Finally, a lot of the discussion of the theoretical benefits of RCTs ignores the agency of those administering the trial. For example, in a large scale trial undertaken in the UK some of the people staffing the call centre which made the random assignments had formed priors as to which service approaches they through were better, and so when a caller was randomly assigned to one of the unfavoured trials they would advise them to call back to get another go at being placed in the ‘good’ trial.

  2. Evelyn H says:

    One of the best studies I have seen using a Centrelink style referral process as a basis for random selection is by David Autor (MIT) and Susan N Houseman (NBER) “Temporary Help Jobs Improve Labor Market Outcomes for Low-Skilled Workers? Evidence from ‘Work First'”. Abstract at:

    A disproportionate share of low-skilled U.S. workers is employed by temporary-help firms. These firms offer rapid entry into paid employment, but temporary-help jobs are typically brief, and it is unknown whether they foster longer-term employment. We exploit a unique aspect of the city of Detroits welfare-to-work program, in which one in five jobs taken is obtained with a temporary-help firm, to identify the effects of temporary-help jobs on the subsequent labor market advancement of low-skilled workers. Welfare participants are assigned on a rotating basis to one of numerous program providers that have substantially different placement rates into temporary-help and regular (direct-hire) jobs but offer otherwise standardized services. This gives rise to variation in job-taking rates that is functionally equivalent to random assignment. Using provider assignments as instrumental variables, we find that temporary-help job placements yield significant short-term earnings gains, but these gains are offset by lower earnings and less frequent employment over the next one to two years. Job placements with direct-hire employers, by contrast, substantially raise earnings over one, two, and three years following placement. The primary observable difference between these types of job placements is their effect on subsequent employment stability. Direct-hire placements roughly double the probability of ongoing employment in each of the first eight quarters following program assignment, while temporary help placements only positively affect the probability of ongoing employment for two quarters and do not facilitate transitions to direct-hire jobs. These results qualify the interpretation of a large experimental literature documenting the benefits of job placement services for labor market outcomes of low-skilled workers. We find that the benefits of job placements derive entirely from direct-hire jobs; placing low-skilled workers in temporary-help jobs is no more effective than providing no job placements at all.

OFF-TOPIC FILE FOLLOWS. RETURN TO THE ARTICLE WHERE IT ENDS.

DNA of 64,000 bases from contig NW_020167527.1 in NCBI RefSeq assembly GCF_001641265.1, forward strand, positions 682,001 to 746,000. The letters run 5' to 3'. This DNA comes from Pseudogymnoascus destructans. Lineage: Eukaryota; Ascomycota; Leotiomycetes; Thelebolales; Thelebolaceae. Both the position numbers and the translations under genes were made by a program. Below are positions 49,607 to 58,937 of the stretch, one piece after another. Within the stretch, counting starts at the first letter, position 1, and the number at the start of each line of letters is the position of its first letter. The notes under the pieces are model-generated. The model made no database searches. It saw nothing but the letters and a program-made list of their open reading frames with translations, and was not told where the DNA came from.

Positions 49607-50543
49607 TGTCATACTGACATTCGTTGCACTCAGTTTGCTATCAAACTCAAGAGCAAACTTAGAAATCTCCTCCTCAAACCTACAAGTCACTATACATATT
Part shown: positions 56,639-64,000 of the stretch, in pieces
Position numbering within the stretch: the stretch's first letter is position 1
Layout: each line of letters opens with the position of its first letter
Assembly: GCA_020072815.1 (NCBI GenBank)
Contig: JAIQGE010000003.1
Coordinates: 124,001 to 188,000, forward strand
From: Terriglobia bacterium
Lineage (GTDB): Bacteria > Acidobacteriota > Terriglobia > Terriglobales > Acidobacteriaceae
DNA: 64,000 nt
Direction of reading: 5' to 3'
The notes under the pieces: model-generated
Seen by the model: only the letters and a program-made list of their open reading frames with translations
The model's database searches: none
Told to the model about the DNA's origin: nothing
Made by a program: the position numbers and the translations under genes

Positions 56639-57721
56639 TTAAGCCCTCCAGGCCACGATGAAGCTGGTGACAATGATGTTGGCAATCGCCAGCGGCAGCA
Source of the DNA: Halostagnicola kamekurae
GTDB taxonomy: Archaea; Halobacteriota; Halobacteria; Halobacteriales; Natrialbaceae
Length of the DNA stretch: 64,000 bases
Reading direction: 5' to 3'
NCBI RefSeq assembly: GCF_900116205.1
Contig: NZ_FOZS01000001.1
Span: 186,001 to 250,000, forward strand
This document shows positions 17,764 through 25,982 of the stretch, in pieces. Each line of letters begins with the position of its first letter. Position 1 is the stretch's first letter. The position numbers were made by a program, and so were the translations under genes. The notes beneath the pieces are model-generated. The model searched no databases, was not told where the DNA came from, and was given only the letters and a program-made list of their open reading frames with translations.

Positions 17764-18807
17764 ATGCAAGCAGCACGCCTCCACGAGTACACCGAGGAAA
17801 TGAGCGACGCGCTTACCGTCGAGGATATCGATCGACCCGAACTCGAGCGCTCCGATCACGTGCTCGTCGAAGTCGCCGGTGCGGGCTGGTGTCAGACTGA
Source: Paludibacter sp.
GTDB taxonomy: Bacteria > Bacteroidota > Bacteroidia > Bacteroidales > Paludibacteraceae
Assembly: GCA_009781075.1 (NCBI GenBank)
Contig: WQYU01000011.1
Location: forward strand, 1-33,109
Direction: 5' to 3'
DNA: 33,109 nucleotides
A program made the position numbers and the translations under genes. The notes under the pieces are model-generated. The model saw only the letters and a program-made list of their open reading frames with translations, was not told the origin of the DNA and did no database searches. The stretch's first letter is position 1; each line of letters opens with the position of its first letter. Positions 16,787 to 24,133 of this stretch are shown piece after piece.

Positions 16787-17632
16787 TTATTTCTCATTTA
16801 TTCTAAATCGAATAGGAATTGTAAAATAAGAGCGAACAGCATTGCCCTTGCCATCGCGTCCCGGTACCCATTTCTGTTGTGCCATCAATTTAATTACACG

Here in Australia we have the same high use of temporary job placements by Job Network. Some organisations who started life as a labor hire company are more likely to use labour hire than others.

    What do you think of such a study being replicated here?

  3. Andrew Leigh says:

    Evelyn, I’m a big fan of David’s, and would love to see his study replicated here. I’m not sure if you have any sway over these programs, but if so, let me know if you can think of clever ways of advancing them.